The One Problem Hurting All Americans

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By Laura Mather, David Rock, and Keith Payne

In the wake of the 2016 election much has been made of how divided our country has become. From age to race to geographic region, it seems that Americans simply don’t recognize the problems others face. From the rust belt to the coasts however, one basic problem unites Americans. Although we are struggling to recognize it, implicit bias is the one issue that continues to hurt everyone.

This isn’t an accusation of guilt: it’s a call to action. If we are going to heal our nation and promote the American values we all cherish, then we have to understand what implicit bias is and how it is holding us back.

Implicit bias is a set of unconscious associations we form about everything from fashions to regional accents to rock bands. Everyone’s brain, every day, uses pattern association to inform their behavior and reactions. Red means stop and green means go is a pattern association that reflects how our brains associate symbols with meaning, and how those associations control our actions and reactions.

One is not “guilty” of pausing when we see a red light, even if it isn’t the signal for our lane. We pause because our brain is conditioned through our lived experiences and a broadly agreed upon cultural symbol, that when we all see a red light, it’s time to stop.

Everyone has these biases. Bias isn’t something one is “guilty” or not “guilty of” any more than one can be guilty of having a reaction to begin with. We have a hard time acknowledging bias because we’ve falsely associated it with the idea that if one “admits bias” in certain settings, (Mike Pence’s VP debate scenario of an African American police officer shooting a suspect, for example), then that person is admitting to being “racist.”

This simply isn’t true. While racist behavior is conscious and intended, unconscious bias is just that: unconscious and unintended. What’s more, unconscious bias isn’t exclusively formed around race. We develop unconscious biases around a number of factors including age, sex, social class, background, appearance, etc.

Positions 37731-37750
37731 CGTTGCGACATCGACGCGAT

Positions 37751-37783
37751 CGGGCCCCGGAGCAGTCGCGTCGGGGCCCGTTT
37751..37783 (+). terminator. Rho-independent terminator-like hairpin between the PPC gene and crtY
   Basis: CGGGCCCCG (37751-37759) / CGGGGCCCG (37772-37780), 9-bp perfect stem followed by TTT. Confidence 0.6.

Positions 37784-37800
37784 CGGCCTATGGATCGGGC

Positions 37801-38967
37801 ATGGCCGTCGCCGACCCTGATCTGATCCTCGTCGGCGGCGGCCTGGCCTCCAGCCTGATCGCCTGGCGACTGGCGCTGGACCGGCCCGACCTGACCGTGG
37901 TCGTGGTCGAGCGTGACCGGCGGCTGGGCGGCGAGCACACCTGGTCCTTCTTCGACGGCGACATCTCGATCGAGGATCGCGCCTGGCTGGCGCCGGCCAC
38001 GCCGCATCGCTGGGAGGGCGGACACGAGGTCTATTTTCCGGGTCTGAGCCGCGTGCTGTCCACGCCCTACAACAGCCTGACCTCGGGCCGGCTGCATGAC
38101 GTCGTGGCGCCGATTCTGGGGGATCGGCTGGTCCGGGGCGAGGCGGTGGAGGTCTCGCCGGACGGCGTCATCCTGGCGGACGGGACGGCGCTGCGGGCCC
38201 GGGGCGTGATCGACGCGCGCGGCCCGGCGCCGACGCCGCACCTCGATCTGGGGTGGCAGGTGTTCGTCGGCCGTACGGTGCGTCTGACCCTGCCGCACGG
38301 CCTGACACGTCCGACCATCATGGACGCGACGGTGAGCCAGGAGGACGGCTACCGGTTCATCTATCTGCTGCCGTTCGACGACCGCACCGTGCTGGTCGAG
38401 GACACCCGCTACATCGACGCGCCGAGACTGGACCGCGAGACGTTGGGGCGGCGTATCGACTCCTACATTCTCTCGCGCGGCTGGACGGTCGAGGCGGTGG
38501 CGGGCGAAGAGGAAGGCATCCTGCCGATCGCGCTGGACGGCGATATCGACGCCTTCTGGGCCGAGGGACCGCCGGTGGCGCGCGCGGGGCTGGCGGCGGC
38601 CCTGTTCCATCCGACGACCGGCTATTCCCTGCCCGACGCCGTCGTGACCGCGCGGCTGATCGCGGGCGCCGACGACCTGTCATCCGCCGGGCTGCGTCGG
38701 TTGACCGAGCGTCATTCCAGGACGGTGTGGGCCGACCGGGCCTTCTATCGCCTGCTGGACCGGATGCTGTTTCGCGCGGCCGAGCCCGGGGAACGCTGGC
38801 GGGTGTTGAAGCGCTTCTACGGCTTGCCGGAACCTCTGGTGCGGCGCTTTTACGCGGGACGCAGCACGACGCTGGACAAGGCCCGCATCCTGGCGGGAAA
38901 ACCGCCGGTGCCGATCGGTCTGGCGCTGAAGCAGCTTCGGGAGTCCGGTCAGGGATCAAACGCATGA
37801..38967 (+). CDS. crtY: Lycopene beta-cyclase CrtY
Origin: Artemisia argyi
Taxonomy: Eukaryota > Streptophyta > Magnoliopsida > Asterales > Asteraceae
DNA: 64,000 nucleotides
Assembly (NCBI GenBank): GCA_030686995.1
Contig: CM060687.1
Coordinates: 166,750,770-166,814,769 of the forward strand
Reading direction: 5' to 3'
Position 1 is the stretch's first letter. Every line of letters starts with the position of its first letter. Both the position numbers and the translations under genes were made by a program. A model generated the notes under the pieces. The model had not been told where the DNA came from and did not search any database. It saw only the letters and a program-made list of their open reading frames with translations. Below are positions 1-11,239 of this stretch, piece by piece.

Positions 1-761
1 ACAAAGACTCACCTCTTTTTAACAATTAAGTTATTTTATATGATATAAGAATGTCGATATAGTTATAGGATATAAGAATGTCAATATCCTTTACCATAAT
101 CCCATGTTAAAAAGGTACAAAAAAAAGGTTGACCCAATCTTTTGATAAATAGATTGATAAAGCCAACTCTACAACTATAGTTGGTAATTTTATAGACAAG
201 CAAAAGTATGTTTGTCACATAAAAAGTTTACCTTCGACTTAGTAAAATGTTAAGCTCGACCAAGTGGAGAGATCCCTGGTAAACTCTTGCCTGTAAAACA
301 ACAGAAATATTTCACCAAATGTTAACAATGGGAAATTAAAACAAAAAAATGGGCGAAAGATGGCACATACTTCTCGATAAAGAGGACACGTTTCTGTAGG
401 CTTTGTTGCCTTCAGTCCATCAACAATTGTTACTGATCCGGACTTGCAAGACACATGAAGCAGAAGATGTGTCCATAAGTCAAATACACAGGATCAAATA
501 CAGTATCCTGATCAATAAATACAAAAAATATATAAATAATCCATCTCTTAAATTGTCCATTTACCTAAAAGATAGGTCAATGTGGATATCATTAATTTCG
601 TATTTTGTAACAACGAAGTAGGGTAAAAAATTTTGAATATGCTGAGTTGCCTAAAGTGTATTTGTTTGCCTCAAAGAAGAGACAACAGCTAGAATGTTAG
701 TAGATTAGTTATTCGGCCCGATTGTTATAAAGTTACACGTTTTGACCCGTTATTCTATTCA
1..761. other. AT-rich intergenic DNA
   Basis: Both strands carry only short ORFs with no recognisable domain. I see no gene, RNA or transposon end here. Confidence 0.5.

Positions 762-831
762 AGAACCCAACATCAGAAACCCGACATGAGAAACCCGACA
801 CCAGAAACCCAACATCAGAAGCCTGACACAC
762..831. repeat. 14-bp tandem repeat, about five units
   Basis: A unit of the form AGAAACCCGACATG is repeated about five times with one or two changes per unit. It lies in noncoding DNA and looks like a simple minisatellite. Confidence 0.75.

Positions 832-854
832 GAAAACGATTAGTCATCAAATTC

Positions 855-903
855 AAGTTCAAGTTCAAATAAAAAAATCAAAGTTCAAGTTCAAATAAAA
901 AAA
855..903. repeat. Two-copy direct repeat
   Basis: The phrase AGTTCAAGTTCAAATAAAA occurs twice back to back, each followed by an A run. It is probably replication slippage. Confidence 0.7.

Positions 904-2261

Long-term unemployed white men from North Carolina to Ohio suffer from biased thinking among employers about their ability to learn new skills and adapt and thrive in a modern workforce. These men are struggling to find jobs, in part, because they face forms of unconscious biases that have nothing to do with their qualifications. Far beyond race, research suggests that southerners are associated with unintelligence because of their accent, that overweight people are stereotyped as lazy, and that the poor are stereotyped as low ability simply for being poor.

The Fortune 1000 has already widely accepted the notion that biases exist. Companies from Xerox to Facebook are embracing a wide range of steps to disrupt that biased thinking. Why is the Fortune 1000 taking on this complicated issue? Because they understand that doing nothing will mean that their workforces will be less diverse and therefore have enormous blind spots that will make them less successful.

We absolutely should be worried about unconscious bias but not because it’s a politically correct term for racism. We need to be worried about bias because it is one of the biggest challenges facing our economy. It limits our ability to hire diverse, creative, and competitive teams and it is disenfranchising hundreds of thousands of hardworking people. From Silicon Valley to the Rust Belt, tackling unconscious bias is crucial to opening more opportunities to everyone and moving America forward.

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